Italy's 23-year-old Michele Lamaro, speaking passionately in perfect English after his team's mighty victory against Wales, told us that, now, he just wanted to be with his team.
In Dublin, prior to kick-off, there was much talk about Scottish captain Stuart Hogg doing quite something else, leaving most of his teammates behind in the hotel to visit a pub with a few chosen ones after their victory against Italy.
And then, miserably, he failed to pass inside to teammate Sam Johnson for what looked like a certain try, instead attempting to do it all by himself before meeting Hugo Keenan - game over. A potential game changer down the tubes, engineered by the leader.
Ireland will, and should be, very happy with their Triple Crown. Not a win in the style everybody would have wished for, but Scotland were tricky opponents and had come to play some rugby, starting proceedings with a bang.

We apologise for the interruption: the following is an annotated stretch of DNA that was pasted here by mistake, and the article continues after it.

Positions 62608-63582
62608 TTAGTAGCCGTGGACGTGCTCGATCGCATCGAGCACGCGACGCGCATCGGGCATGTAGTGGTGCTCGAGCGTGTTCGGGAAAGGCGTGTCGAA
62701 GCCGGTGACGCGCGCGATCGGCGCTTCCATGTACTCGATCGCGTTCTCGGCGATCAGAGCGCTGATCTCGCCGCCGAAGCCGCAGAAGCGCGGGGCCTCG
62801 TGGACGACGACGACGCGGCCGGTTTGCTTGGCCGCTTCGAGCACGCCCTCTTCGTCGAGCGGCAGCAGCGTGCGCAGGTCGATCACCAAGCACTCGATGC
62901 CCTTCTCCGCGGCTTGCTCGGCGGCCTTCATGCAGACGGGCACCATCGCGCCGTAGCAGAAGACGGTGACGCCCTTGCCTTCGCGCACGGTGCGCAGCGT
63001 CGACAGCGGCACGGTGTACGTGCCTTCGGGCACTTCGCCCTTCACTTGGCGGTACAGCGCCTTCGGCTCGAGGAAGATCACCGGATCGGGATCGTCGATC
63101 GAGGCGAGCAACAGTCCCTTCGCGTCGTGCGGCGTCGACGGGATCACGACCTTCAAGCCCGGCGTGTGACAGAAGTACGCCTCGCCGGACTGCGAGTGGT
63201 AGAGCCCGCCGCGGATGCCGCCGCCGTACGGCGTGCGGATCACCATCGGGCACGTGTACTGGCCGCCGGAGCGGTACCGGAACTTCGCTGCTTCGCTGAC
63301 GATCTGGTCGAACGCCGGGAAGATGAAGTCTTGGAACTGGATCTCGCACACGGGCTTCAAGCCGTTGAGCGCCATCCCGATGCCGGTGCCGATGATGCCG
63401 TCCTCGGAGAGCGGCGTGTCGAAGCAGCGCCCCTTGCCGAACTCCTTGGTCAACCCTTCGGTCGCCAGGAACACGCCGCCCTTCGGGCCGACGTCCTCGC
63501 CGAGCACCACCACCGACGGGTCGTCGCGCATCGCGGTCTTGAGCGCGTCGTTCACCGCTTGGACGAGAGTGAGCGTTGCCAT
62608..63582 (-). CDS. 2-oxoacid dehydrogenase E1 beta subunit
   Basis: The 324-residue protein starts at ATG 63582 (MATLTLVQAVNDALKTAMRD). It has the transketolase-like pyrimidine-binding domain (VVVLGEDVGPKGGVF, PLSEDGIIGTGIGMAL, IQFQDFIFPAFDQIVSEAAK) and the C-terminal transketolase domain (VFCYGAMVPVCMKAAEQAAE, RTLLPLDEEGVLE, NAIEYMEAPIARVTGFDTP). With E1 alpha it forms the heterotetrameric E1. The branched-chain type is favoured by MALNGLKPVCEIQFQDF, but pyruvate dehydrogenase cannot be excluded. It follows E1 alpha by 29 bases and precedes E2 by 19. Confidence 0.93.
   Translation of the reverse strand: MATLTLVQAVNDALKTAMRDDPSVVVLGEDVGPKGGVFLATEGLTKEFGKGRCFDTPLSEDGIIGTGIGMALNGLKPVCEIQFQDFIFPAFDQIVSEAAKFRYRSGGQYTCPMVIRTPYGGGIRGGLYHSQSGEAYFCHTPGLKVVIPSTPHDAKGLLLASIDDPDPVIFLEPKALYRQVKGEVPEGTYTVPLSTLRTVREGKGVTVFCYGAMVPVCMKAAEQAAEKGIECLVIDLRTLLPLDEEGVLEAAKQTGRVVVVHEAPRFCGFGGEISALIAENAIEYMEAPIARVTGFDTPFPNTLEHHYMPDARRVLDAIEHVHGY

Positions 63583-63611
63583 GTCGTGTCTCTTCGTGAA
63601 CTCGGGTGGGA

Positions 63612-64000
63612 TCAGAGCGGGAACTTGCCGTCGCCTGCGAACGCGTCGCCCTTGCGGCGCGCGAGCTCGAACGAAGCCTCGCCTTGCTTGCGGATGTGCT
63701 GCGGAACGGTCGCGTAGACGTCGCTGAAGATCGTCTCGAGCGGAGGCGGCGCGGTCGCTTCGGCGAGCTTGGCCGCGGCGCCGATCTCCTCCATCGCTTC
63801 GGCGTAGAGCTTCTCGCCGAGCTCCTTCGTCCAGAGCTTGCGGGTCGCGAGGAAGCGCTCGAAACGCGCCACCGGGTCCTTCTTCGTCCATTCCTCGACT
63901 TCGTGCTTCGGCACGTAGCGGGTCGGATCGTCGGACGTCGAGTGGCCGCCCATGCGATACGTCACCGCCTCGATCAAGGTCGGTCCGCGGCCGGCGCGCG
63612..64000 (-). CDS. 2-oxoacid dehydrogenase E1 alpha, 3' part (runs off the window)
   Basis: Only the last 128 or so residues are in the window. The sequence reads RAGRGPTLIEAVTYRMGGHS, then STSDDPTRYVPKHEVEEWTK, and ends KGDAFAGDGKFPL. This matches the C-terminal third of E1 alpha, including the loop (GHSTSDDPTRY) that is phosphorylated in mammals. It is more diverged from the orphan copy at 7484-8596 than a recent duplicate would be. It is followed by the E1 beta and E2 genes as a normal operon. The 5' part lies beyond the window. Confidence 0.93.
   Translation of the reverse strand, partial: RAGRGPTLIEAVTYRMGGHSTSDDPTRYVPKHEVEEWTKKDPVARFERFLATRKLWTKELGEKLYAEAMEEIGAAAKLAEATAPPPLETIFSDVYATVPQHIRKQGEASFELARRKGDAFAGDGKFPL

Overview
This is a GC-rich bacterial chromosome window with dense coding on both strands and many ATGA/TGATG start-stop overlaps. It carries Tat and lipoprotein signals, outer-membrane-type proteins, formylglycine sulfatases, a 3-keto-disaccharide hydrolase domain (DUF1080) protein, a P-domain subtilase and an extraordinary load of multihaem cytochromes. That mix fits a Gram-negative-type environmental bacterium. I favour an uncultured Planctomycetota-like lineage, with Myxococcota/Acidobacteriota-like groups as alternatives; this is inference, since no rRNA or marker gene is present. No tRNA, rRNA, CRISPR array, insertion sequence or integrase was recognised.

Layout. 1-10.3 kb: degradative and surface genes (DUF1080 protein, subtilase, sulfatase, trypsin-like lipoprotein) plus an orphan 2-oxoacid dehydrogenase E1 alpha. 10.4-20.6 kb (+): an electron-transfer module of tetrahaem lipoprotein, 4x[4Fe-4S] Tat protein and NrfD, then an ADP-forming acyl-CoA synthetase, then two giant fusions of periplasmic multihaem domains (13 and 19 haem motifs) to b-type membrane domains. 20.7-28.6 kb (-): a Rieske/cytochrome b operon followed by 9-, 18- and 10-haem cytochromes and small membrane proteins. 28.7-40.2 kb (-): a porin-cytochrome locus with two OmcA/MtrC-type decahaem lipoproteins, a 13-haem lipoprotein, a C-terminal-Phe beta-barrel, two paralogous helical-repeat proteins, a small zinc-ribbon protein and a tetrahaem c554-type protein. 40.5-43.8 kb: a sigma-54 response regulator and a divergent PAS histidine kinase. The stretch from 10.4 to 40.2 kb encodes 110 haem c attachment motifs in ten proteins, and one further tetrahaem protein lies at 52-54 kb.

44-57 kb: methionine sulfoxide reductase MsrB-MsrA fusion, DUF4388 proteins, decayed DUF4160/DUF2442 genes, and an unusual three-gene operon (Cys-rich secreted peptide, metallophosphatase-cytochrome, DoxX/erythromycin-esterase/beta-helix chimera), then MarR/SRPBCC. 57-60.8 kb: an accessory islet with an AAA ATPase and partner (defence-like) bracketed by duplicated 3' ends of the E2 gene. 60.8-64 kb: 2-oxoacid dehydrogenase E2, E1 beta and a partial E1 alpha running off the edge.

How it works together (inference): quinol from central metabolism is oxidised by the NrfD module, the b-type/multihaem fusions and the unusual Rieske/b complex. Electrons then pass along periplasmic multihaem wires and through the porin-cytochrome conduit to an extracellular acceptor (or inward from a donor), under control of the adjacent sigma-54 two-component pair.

It was a fairly dour Ireland at times, but the business was done, and conclusively too with a bonus point included. Dan Sheehan put in a breath taking performance and with Ronan Kelleher the team are blessed with two outstanding hookers but the first choice props are sorely needed and the back-up is not in the same class.
Wayne Barnes a fine referee, is deserving of much respect, mine included. However, from the number of texts which pinged into my phone I am certainly not alone in thinking that loud continuous communication is over the top, past the point of annoyance and he does himself a disservice. Also, congratulating Cian Healy for a good scrum, or "use it please, Ali" to Scotland's scrumhalf, cannot be appropriate.
His reasoning for not handing out a card to Pierre Schoeman for use of the forearm in a collision with Iain Henderson, seemed at odds with TMO Stuart Teerhege's opinion of events. While Barnes' explanation was understandable, clarification is needed about what a ball carrier may do, even if holding the ball in both hands.